• Managing physical changes: mobility continence, communication
  • Environmental impacts.
For more information on Staying at Home:

Dementia Australia

Dementia Australia offers six free support sessions for people diagnosed with dementia or mild cognitive impairment. Sessions are run with a skilled Dementia Australia staff member who will work with you to understand your specific situation and provide information and support based on what is most important to you.

The support, which is also available to family and carers, will help you to:

  • Increase your understanding of dementia
  • connect with support services and networks
  • develop personal and lifestyle strategies to live well
  • prepare and plan for any changes.

As part of this program, you can be referred to other national services including My Aged Care (MAC) or the National Disability Insurance Scheme (NDIS). For more information: 

Uniting iREADi Program

Integrated Rehabilitation for Early Stage Dementia, or the “iREADi” program, aims to improve the participation, wellbeing, and quality of life of people living with early-stage, mild dementia and their carers. It promotes knowledge and skills to help people live a good life with dementia and minimise the development of avoidable problems down the track.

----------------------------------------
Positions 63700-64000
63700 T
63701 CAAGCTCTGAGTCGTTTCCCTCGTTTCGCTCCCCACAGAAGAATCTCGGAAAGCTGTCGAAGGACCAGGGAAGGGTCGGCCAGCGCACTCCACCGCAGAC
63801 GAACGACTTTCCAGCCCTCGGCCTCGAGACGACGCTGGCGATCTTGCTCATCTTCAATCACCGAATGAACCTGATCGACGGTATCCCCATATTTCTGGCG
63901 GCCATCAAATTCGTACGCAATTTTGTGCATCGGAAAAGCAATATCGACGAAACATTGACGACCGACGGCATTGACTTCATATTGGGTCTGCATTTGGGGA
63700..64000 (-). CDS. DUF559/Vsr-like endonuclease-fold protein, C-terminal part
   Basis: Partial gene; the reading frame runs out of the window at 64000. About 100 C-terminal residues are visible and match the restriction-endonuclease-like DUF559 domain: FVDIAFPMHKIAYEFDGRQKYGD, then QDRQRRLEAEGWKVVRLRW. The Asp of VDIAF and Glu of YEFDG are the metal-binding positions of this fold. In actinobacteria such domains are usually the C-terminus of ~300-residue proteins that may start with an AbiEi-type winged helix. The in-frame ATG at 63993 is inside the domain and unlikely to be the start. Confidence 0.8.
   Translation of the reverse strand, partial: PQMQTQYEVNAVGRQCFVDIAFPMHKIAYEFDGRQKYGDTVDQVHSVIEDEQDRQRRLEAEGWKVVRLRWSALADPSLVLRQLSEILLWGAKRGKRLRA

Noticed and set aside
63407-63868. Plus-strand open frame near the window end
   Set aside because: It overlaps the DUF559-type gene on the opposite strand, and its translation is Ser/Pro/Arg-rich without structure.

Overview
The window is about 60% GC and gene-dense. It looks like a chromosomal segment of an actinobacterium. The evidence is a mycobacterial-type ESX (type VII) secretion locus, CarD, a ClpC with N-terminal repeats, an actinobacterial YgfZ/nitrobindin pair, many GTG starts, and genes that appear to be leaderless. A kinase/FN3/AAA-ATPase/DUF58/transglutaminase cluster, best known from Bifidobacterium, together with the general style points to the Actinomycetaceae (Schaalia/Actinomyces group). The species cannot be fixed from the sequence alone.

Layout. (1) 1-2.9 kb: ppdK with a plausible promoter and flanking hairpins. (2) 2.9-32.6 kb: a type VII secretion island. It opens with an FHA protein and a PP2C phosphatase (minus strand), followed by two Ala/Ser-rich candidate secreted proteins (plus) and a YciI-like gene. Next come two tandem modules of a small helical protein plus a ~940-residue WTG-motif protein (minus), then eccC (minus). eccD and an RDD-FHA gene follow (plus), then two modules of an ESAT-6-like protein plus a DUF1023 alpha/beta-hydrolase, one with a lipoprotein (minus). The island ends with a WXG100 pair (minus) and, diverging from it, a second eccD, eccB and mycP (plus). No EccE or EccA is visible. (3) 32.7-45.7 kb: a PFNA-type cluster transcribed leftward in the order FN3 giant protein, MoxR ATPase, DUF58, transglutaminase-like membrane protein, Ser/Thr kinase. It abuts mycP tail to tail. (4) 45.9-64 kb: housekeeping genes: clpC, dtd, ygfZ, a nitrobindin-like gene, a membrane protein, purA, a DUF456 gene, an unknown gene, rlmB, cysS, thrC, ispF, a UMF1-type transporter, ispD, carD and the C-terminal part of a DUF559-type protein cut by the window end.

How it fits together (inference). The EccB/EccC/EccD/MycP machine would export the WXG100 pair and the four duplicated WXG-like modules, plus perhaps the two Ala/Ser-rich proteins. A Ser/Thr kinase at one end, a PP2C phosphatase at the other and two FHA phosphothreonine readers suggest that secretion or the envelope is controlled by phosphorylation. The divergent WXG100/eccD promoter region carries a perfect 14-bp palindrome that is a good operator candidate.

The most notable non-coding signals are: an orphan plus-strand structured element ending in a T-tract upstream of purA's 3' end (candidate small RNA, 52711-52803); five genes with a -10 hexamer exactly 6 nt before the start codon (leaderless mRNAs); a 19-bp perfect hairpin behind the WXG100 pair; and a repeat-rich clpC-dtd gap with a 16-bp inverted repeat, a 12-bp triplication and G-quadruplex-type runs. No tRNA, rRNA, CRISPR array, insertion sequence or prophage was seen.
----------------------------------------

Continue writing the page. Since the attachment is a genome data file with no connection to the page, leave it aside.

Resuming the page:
iREADi delivers two components in parallel:

  • A 9-week, ability focussed group education program, with sessions facilitated by multidisciplinary clinicians and opportunities to get to know others in the group who are also adjusting to living with a new diagnosis of dementia
  • Interdisciplinary rehabilitation-focused on the attainment of 1 or 2 important life goals, as identified by the person living with dementia and their carer.

The iREADi approach is bio-psycho-social, anticipatory, rehabilitation-focused, and time-limited. It’s provided via a multi-disciplinary Management of Dementia team, commonly known as the MOD squad, including professionals in medical, nursing, clinical psychology and neuropsychology, speech pathology, social work, physiotherapy, occupational therapy, dietetics, continence nursing and legal support.

The free program is currently held at the Uniting War Memorial Hospital in Waverley. Potential clients include those with mild, early-stage dementia and their carer/s who live in the South Eastern Sydney Local Health District. For more information: 

Dental health

Good oral health is vital for all Australians, but as we age, deteriorating health, cognition and mobility can make dental hygiene more challenging. Senior Australians are more vulnerable to oral diseases including tooth decay, gum disease and dry mouth (which can be a side effect of taking medication).